In 2019 the Welsh Government commissioned the EWC to conduct research examining models of professional learning. This report builds on the previous research project undertaken by us in 2018 (see below) and considers how a diverse range of professional learning opportunities can be made available with greater consistency across Wales - maximising the positive impact on education professionals and their students and supporting the National Approach to Professional Learning (NAPL).
The National Approach to Professional Learning (NAPL) was launched in 2018, creating a professional learning vision fit for the evolving education system in Wales. In order to enrich the evidence base for the emerging model, Welsh Government commissioned small-scale research projects that focus on the NAPL and its components.
In June 2018, the EWC was commissioned to focus on the professional learning blend which is one of eight elements that make up the model. The paper draws on a review of literature and interviews with key people to address the ways in which the ‘Professional Learning Blend’ may enable effective operation of the new approach. It also considers what professional conditions will need to be in place for a blended approach to the NAPL to operate effectively in practice.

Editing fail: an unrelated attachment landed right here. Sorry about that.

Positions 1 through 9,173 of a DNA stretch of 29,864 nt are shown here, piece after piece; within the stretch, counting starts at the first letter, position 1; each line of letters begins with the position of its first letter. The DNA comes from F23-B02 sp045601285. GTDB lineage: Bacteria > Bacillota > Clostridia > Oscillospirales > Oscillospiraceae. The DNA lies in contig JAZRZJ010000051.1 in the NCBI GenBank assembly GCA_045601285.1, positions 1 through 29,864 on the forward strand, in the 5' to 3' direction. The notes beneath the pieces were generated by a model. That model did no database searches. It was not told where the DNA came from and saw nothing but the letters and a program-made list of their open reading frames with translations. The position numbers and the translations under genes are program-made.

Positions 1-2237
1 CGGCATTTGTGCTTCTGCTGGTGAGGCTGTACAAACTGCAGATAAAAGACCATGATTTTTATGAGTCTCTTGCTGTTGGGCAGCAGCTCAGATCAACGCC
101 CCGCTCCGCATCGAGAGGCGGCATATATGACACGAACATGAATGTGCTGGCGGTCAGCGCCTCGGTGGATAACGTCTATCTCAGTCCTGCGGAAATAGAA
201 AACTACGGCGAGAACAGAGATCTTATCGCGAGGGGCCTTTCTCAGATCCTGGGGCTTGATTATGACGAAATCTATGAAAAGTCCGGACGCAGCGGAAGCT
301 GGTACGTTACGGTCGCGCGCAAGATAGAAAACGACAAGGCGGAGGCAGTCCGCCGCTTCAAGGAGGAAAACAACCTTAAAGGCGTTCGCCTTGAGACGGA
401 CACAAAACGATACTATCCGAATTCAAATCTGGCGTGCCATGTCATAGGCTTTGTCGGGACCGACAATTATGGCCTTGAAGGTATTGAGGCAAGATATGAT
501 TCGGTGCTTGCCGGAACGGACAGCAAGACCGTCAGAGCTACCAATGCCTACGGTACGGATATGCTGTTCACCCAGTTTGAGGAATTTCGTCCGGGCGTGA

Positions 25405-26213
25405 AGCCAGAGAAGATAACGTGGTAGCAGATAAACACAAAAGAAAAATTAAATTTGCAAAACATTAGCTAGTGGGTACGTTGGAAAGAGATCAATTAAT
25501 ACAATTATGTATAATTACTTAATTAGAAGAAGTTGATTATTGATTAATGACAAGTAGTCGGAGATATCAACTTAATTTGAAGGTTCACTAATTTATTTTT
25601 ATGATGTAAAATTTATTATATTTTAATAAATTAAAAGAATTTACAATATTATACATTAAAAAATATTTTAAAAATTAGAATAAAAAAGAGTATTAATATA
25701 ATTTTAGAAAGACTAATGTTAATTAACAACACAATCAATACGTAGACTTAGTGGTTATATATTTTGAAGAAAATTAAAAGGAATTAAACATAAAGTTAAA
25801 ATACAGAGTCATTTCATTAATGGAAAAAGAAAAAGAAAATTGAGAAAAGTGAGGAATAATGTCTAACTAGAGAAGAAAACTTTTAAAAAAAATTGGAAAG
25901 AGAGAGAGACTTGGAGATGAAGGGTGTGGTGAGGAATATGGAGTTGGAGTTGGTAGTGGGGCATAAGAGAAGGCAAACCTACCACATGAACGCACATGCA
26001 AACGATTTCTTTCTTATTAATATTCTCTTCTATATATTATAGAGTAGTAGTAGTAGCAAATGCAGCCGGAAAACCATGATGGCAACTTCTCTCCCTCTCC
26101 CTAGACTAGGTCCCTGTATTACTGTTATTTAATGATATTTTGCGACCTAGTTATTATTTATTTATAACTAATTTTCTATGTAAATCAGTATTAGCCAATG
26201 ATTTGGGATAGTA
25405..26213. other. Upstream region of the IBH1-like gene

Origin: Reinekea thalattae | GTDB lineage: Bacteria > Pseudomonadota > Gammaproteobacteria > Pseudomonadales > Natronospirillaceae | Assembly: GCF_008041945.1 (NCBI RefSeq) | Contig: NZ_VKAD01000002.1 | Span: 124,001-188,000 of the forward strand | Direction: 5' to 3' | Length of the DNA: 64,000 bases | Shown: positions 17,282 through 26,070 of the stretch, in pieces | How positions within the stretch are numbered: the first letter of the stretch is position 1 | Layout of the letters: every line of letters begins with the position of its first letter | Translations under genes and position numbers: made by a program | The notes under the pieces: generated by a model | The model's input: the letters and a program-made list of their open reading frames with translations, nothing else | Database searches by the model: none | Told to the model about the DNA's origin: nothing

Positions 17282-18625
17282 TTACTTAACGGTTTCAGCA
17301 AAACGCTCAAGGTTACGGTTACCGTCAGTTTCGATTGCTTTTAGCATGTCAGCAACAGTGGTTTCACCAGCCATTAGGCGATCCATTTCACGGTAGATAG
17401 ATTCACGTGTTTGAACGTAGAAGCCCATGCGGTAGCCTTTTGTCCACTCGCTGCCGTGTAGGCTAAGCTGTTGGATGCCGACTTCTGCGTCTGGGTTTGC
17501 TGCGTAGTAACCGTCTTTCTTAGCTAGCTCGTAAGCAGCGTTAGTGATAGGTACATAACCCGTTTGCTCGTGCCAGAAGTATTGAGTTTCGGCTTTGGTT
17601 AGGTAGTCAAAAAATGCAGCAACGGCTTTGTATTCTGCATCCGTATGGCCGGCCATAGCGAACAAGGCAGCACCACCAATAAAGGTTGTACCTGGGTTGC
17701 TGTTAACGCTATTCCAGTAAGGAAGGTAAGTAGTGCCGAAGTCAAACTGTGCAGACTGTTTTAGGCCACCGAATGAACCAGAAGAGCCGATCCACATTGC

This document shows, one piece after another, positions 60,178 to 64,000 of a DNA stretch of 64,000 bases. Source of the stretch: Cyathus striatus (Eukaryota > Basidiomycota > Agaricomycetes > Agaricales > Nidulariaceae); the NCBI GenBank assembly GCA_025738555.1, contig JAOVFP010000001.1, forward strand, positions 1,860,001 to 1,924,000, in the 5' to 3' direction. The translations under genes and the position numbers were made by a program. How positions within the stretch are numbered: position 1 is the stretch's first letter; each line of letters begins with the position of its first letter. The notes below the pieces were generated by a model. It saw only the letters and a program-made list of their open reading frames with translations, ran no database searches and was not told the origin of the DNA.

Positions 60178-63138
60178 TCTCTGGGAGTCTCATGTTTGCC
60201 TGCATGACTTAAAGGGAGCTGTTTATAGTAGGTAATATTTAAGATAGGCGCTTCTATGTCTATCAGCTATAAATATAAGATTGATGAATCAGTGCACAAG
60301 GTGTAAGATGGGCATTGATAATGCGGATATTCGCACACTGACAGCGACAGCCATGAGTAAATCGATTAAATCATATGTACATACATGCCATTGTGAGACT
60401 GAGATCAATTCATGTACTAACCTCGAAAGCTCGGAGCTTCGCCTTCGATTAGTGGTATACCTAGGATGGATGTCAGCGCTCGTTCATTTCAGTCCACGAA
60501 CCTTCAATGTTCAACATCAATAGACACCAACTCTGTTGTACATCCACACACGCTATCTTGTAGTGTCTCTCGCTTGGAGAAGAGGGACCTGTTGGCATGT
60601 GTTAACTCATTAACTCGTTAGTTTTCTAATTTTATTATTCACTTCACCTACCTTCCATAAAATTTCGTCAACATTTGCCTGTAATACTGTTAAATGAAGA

Migration Advisory Committee (MAC) Call for Evidence: Impact of the UK’s Exit from the European Union
In July 2017, the UK Government commissioned the Migration Advisory Committee to advise on the economic and social impacts of the UK’s exit from the European Union and issued a subsequent call for evidence on 4 August 2017. The Education Workforce Council submitted evidence drawn from the Register of Practitioners, and also provided some context about education policy in Wales.
Migration Advisory Committee (MAC) Call For Evidence: Partial Review Shortage Occupation List -Teachers
In May 2016, the Home Secretary wrote to the chair of the Migration Advisory Committee and commissioned it to examine whether there is a shortage of teachers, or teachers in specific subjects which it would be sensible to fill through non-European Economic Area (EEA) migration. Following on from this, the MAC issued a call for evidence. The Education Workforce Council (EWC) was invited by the committee to provide information to support their review.
The EWC provided a response which gave a Welsh dimension and used valuable data both from the Register of Practitioners, and from practitioner surveys to support their work.
The Education Workforce Council has commissioned four research reports to examine incentivisation strategies designed to improve recruitment and retention of high quality teachers in:
a) international contexts
b) a range of other professions
c) Wales in comparison to England.